Let me begin by saying that I know about as much about photography as I do about nuclear physics, so, nothing.
When I began Dr. Drew Crain’s wildlife photography course, I had no camera or money to buy a camera, and since I had no internet over winter break, I had no idea what type of camera I should borrow.
This should give you some idea of how unprepared I was when the course began.
Needless to say, I was a bit lost when the class began, so I spent several days bumbling through Cade’s Cove with a borrowed camera (thanks to a good friend of mine) and no clue as to what I was doing.
During this time, I scared off many deer, which—trust me—is actually hard to do, and I missed hundreds of picture perfect shots.
However, it is this incredibly rocky start that inspired me to make a five-step guide to help the unprepared, clumsy souls out there who may want to try something completely new, just as I did.
The first step is to familiarize yourself with your camera (or your friend’s, in my case), especially if you borrowed a more advanced Digital SLR (single-lens reflex), like a Nikon D40 or a Cannon EOS. For the purposes of this class, I’d advise you to borrow or purchase a Nikon so that you can use the lenses that Dr. Crain has.
However, even if you are using a regular digital compact camera, you can get great pictures—if you know what you are doing.
Be sure to take the time to learn the camera and all of its ins and outs. Trust me, you don’t want to have amazing shots slip away because you were still trying to figure out how to adjust the camera to the lighting around you. It can be overwhelming and complicated at first, but it will be way easier if you practice before you even get to class.
The second step is to familiarize yourself with photography lingo such as “shutter-speed,” “aperture,” “F-stop,” “focal length” and “exposure.” Knowing what these terms mean before the first day of class will save you from staring shell-shocked at Dr. Crain while desperately trying to understand what he’s talking about.
A tried and true method for learning these terms, or at least having a slight grasp on them, is a simple Google search away. It will help exponentially in the long run, especially for aperture and F-stop, which are interconnected.
The third step is never ever to run in Cade’s Cove.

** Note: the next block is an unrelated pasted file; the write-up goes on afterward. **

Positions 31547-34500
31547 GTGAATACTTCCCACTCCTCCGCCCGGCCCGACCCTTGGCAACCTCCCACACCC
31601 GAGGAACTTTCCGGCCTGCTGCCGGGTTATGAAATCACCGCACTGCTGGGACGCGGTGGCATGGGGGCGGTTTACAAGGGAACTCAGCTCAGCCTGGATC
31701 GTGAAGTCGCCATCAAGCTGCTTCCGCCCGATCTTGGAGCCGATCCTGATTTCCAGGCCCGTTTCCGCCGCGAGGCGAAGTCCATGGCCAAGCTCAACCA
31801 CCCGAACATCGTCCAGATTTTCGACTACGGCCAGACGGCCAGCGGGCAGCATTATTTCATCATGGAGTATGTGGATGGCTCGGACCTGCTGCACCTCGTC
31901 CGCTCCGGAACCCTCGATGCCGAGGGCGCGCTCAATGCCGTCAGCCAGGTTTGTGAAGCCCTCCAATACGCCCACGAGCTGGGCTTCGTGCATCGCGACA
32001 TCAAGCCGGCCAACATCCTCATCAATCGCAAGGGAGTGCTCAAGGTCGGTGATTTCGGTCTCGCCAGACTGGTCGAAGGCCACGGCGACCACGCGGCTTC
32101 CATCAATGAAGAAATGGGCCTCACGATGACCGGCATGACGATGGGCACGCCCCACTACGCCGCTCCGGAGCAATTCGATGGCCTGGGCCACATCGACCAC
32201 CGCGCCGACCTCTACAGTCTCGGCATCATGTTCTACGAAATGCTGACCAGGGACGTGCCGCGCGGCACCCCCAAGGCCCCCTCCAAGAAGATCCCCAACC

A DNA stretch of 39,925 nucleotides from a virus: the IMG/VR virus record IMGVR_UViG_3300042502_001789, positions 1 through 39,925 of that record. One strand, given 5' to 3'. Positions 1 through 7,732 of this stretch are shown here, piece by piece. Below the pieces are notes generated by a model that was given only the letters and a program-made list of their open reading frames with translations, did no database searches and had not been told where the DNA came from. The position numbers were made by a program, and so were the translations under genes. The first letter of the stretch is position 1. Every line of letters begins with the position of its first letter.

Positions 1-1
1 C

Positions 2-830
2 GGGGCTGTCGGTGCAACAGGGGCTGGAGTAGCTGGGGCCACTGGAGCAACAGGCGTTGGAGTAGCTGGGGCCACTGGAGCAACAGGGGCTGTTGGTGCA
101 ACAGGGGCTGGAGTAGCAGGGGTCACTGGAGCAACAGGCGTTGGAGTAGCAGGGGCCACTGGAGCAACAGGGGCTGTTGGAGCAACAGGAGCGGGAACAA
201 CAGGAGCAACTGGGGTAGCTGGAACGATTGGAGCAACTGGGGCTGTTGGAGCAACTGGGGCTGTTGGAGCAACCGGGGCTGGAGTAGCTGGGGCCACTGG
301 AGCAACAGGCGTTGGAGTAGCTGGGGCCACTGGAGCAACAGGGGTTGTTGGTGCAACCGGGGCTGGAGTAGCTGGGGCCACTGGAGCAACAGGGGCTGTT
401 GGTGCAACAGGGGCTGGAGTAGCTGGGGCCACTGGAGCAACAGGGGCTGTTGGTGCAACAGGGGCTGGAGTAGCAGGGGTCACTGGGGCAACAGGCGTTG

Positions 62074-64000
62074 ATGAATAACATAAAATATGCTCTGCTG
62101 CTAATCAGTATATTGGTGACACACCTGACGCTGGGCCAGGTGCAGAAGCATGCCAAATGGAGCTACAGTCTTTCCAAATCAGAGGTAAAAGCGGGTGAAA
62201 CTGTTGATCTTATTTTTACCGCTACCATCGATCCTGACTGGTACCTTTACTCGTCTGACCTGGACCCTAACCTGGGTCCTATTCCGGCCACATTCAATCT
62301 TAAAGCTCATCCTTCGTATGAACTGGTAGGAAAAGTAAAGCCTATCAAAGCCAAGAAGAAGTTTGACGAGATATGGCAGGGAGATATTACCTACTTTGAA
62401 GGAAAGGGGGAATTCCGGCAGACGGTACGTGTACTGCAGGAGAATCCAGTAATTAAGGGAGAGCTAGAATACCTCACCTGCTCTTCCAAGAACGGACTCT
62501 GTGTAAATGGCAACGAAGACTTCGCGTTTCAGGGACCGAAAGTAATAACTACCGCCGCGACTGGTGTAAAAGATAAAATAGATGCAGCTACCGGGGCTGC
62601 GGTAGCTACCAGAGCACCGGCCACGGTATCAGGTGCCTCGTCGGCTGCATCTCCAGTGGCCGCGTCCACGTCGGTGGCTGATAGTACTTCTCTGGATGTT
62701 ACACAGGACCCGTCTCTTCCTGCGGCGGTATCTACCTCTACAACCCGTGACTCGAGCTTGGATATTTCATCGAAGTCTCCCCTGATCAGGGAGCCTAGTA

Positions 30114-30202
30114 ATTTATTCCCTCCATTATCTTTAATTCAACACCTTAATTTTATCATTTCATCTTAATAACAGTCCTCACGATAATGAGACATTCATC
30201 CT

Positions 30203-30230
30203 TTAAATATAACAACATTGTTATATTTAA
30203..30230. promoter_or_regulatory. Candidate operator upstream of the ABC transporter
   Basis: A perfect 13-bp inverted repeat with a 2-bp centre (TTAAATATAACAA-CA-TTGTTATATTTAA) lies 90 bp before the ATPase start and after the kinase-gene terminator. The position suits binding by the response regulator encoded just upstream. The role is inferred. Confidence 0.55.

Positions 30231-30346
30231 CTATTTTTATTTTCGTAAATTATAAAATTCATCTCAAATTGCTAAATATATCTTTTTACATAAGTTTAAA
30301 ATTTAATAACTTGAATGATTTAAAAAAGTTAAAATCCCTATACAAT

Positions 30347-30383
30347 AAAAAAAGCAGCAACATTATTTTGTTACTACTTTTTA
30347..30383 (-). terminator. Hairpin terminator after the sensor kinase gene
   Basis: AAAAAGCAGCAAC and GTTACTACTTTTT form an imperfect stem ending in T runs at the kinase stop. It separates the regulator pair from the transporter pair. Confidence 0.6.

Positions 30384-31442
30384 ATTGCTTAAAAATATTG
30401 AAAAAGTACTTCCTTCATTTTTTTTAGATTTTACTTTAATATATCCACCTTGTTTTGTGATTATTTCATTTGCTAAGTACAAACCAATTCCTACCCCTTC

You never know if there is a deer or bird on the other side of the next bush or thicket in front of you. Also, running in woods can increase the chances of you falling if you are clumsy. I found this out on a daily basis while displaying my poor woodsman skills.
The fourth step is to know the animals as well as you can. For example, if you know that the deer are likely to escape from the approaching half-circle you and your classmates have made, you can then position yourself on the other side of a fence, if it is headed towards one, in order to capture the amazing shot of deer jumping. The animal’s behavior can be the most important variable in getting a good shot.
No one wants a picture of a deer’s backside as it’s going over the fence.
The fifth and most important step to being prepared is to set multiple alarms for those early-morning trips to Cade’s Cove. You don’t want to be that kid who didn’t eat beforehand and isrunning to class so he doesn’t get left behind. This usually leads to being hungry, under-dressed for the cold day and more tired than you would have normally been for the hour.
There are many other things that I learned from the class than these, but I don’t want to take all of the challenge out of trying something new. But if you take these steps, you’ll make an already awesome class even better and be in a much better position to learn from one of the best teachers I have had at MC.
Plus, it will help you have the best pictures, which is, after all, the most important thing besides having fun.
After all, it is J-term.